M101 chief petitioner says Portland district comms violated election law
This story has been updated.
A Portland Public Schools decision to publicize the result of a Jan. 9 vote of the board of education may have run afoul of election law.
A newsletter sent Jan. 17 to about 58,000 parents, students and community members noted the school board's unanimous decision to urge voters to pass Ballot Measure 101. It links to a page on the PPS website with quotes from board members about why they feel the measure is important to pass.
A Jan. 9 tweet by Harry Esteve, director of strategic communications and outreach at PPS, also noted the decision.
.@PPSConnect School Board unanimously approves resolution in support of Ballot Measure 101.— Harry Esteve (@hjesteve) January 10, 2018
The Secretary of State's handbook on restrictions on political campaigning by public employees states that if there is a decision by a political body on a ballot item, no public employee time may be used to prepare or promote that decision.
A public employee may not, according to page 16 of the handbook, "include the vote or position of the governing body in a jurisdiction newsletter or other publication."
One exception would be if the public employee, as part of their regular job duties, regularly publicized neutral lists of the outcomes of all of the jurisdiction's votes.
Neither the PPS Pulse newsletter nor Esteve's Twitter account noted any other decisions made that night, which included a corrective action plan for botched financial statements, a complaint appeal and various items on the business agenda, according to the board materials.
Debra Royal, chief of staff for Secretary of State Dennis Richardson, declined comment other than to say that the Elections Division would investigate if it receives a complaint.
Chief Petitioner for Ballot Measure 101, Julie Parrish, said she believes the school district violated elections law, but that it's not the most egregious she's heard of in her campaign to get rid of the health insurance tax.
Parrish said school staffers at Beaverton School District forwarded her a Dec. 18 all-staff email from Superintendent Don Grotting that she said gave misleading and one-sided information on the ballot measure. Two days later, after a complaint from Parrish, Grotting sent a follow-up with a correction and the information that the district's health insurers Kaiser and Blue Cross had already added the 1.5 percent tax to the district's health insurance rates, totaling a cost of $540,000.
If the measure fails, and if legislators take all $330 million that's at stake out of the K-12 budget, Grotting had said the district could be impacted by as much as $14 million by the failure of M101. Parrish said that is highly suspect and speculative given that no lawmakers she's talked to on either side of the aisle has suggested taking the money out of the State School Fund and there are other ways to make up the difference.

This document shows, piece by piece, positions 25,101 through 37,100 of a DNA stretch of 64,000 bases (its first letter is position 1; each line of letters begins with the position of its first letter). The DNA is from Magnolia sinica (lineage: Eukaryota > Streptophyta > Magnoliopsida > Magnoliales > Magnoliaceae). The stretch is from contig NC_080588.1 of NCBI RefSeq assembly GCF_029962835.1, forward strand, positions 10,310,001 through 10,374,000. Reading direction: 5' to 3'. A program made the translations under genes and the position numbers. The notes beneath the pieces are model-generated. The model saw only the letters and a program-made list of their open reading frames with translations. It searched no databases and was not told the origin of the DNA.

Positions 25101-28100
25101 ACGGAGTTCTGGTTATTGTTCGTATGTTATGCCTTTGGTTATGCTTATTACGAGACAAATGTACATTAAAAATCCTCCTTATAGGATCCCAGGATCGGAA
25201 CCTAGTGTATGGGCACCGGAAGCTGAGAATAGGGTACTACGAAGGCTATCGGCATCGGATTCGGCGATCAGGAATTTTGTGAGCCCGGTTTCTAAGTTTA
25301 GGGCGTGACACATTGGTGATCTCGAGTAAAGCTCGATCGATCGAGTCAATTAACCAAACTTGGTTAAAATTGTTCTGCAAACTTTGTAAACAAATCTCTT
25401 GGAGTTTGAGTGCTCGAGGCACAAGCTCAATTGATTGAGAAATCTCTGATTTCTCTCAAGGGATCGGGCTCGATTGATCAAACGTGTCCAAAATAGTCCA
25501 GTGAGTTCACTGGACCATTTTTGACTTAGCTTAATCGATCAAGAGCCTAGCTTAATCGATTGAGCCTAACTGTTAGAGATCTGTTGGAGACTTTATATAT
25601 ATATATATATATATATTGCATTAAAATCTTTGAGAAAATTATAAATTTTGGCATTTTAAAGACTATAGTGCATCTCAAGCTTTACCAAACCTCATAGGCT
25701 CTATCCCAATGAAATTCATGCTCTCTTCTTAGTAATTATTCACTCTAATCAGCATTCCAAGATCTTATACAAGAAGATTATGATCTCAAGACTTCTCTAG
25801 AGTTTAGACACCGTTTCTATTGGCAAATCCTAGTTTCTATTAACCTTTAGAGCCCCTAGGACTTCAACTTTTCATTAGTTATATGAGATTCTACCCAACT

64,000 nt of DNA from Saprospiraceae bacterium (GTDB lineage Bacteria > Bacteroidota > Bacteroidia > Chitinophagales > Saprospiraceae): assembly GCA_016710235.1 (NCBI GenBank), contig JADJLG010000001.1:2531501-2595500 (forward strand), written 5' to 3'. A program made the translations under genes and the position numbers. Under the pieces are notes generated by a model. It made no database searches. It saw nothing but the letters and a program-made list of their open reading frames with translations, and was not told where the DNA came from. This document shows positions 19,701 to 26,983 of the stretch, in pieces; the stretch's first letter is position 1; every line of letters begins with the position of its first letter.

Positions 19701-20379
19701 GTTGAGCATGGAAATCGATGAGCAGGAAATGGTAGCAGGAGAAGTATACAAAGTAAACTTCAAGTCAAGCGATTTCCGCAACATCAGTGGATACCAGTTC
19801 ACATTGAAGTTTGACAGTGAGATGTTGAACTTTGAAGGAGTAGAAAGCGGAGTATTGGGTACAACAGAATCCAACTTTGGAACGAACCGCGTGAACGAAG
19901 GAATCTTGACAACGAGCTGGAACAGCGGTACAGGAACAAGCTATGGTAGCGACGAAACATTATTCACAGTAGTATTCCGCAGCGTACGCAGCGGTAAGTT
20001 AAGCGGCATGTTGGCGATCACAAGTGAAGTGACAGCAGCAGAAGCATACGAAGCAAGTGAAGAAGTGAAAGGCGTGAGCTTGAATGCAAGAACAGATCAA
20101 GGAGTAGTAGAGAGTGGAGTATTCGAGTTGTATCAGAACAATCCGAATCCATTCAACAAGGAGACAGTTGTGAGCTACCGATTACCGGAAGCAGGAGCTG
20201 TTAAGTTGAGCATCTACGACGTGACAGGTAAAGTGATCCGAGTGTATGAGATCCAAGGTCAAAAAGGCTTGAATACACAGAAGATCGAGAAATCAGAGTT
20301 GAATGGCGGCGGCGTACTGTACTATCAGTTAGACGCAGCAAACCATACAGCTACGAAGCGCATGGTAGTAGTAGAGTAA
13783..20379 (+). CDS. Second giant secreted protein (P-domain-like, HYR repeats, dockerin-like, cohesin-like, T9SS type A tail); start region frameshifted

Portland Public Schools Director of Communications Dave Northfield said the district newsletter is meant to distribute information on the board's decisions and staffers are "very careful" to present them impartially. After the Tribune emailed salient language Thursday from the Secretary of State's handbook to him and Esteve, Northfield responded Friday afternoon that they were unaware of the requirements and would take it into consideration in future editions.
"We use PPS Pulse as a newspaper to report on news of the district and get it out to the audience — which includes the PPS community, family, staff — so we were covering the news of the district," Northfield said, noting many comms staffers are former journalists. "We didn't think that we were taking a position. We will definitely change how we cover those sorts of things."
Public employees do have free speech rights on personal time, in their private capacity, and with personal resources. Likewise, elected officials are free to use personal resources to advocate positions on ballot measures, such as school board member Rita Moore did on her Twitter account.
Make sure that you are ready to vote for M101 next month. If it fails, the burden will fall mostly on our kids. As usual. https://t.co/J9EUool6II— Rita Moore (@_RitaMoore) December 25, 2017
PPS employees have been in hot water before for communications that have been found to violate elections law. In 2011, eight employees were found by the Elections Division to have illegally promoted the $548 million school improvement bond, omitting information about the cost to taxpayers. In 2005, then-Superintendent Vicki Phillips and her communications chief paid $175 each in fines, according to The Oregonian, for a district-wide letter that discouraged families from getting rid of a tax that would impact school revenue.
UPDATE (1/19/18): This story was updated with a response from the district.